Managing Stress and Depression in Chronic Illness

Dealing with a chronic illness like heart disease or type 2 diabetes can cause depression and stress. Here’s how to cope.


ED: I’m Edward Frost. I’m a retired minister and author and a model railroad enthusiast.

I’ve had several serious medical problems. My first one was in 1992 when I had a heart attack that required a quintuple bypass. And following that I had two more heart attacks.

My diabetes was discovered about the same time as my heart disease was discovered.

It requires that I take two medications on a daily basis and that I test my blood sugar 4 or 5 times a day.

The primary stresses in my life are of course related to my major illnesses.

I do live alone and I worry, I worry about something serious happening to me in the night.

What will I do if I become seriously disabled what if I can’t climb the stairs, how will I take care of my dogs?

I have spent decades giving advice to other people and supporting them and I find now that at this time of life that I myself need advice.

DR. ANGELA: It’s not uncommon for people like Edward who live with chronic illness to be concerned about what lies ahead. You often find that you’re no longer able to fully engage in the activities that you really enjoy and this can lead to feelings of frustration, isolation, and even depression. The added stress can, in turn, make your condition worse. Here are some suggestions:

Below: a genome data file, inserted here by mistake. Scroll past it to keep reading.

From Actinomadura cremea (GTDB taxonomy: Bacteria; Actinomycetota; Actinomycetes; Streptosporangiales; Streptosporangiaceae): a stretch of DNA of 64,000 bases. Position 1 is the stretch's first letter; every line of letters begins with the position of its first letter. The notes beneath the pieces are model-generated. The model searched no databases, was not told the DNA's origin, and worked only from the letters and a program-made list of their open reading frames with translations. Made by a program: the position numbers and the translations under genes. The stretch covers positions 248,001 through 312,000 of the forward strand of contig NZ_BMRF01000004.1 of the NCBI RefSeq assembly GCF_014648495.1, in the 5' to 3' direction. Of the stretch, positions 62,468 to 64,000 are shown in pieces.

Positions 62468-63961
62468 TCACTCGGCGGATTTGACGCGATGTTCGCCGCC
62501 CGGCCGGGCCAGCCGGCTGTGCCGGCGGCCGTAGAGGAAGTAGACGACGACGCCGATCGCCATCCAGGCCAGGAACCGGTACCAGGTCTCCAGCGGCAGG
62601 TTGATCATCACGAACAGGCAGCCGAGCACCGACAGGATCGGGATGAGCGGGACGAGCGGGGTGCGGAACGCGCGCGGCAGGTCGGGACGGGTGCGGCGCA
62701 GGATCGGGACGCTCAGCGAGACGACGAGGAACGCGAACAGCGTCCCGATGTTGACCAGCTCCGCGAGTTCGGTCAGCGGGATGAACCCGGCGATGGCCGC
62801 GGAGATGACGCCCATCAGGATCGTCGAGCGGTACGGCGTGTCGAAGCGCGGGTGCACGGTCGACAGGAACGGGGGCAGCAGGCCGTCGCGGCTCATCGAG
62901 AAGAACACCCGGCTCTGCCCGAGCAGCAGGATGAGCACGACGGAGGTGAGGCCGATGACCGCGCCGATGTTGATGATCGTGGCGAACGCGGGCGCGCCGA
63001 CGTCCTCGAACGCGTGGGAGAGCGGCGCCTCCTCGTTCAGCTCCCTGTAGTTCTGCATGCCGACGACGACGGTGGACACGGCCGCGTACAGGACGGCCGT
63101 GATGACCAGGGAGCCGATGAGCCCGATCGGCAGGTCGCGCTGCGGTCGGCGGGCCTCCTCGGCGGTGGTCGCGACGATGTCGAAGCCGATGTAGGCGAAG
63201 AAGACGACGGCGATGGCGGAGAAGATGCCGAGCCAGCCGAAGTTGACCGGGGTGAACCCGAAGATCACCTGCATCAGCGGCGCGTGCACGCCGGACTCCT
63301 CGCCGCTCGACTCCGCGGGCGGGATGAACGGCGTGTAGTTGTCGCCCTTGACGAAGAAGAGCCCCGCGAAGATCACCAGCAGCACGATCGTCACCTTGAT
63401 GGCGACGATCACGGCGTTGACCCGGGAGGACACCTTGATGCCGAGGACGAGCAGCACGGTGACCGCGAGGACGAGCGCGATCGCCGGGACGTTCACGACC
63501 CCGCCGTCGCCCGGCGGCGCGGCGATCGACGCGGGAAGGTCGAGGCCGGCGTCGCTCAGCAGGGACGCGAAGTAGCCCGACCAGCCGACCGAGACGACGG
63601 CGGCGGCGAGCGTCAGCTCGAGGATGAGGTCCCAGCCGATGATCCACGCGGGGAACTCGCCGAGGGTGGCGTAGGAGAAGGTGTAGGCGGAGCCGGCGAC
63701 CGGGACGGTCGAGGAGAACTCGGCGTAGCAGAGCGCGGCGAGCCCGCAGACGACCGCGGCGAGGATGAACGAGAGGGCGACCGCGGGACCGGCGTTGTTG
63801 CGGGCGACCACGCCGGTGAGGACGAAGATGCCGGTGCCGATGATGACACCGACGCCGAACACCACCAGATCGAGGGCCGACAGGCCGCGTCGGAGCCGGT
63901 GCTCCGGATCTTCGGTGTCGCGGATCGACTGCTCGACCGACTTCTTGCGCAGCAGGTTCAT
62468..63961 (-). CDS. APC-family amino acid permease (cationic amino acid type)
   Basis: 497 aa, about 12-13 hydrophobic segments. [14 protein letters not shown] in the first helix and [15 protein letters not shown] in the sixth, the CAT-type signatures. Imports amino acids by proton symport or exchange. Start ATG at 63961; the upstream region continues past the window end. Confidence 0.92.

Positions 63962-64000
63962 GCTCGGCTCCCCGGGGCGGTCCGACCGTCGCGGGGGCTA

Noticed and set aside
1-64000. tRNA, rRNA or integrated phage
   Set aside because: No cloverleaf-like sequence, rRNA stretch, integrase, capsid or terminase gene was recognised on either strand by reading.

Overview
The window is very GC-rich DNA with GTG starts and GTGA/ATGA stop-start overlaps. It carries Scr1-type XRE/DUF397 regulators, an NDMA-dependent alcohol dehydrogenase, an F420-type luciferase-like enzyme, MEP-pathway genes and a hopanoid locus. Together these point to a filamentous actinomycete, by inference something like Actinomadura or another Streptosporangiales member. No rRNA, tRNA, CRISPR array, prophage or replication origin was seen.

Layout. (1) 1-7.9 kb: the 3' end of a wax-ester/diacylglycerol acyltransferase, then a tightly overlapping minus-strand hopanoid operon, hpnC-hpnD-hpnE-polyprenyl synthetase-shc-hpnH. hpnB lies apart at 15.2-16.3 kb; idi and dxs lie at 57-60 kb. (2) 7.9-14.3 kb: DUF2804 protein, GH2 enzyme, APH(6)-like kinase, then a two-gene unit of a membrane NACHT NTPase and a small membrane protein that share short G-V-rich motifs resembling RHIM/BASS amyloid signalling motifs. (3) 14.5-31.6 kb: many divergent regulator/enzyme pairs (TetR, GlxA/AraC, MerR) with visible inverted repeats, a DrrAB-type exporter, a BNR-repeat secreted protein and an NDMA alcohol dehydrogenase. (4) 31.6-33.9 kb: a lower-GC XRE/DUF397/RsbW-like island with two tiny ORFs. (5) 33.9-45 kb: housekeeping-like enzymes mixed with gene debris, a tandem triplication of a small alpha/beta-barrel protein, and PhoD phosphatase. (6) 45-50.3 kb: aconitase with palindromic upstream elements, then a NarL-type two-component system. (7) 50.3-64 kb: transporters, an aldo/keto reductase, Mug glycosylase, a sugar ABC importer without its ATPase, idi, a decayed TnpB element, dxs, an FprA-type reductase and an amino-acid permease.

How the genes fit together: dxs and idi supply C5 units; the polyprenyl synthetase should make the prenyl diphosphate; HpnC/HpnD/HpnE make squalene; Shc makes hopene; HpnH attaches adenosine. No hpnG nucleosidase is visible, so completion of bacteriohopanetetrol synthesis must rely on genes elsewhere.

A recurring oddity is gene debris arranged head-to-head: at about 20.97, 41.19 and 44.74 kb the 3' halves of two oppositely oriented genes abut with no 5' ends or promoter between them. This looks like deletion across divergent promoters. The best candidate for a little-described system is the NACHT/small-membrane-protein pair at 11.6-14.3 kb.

First of all, become aware of what stresses you on a daily basis.

Assess what you can and cannot control. We can change only the things over which we have direct influence. And once we figure this out, this awareness can help us redirect our energies in more productive ways.

Make an effort to have a positive attitude towards life and the choices you make. A good attitude can lower your stress and make things much more manageable.

Stay connected with friends, family, and your community. They can help you feel less isolated.

Add one nurturing activity to your day. Try meditation or deep breathing. Or you could take a yoga class, or perhaps go for a simple walk. Just making the time to incorporate relaxation into your life can offer great physical and emotional health benefits.

Fear is a normal emotion for someone in Edward’s situation, but it’s important not to let it paralyze you. By keeping the focus on what you can do, you can enjoy a richer and more fulfilling life.

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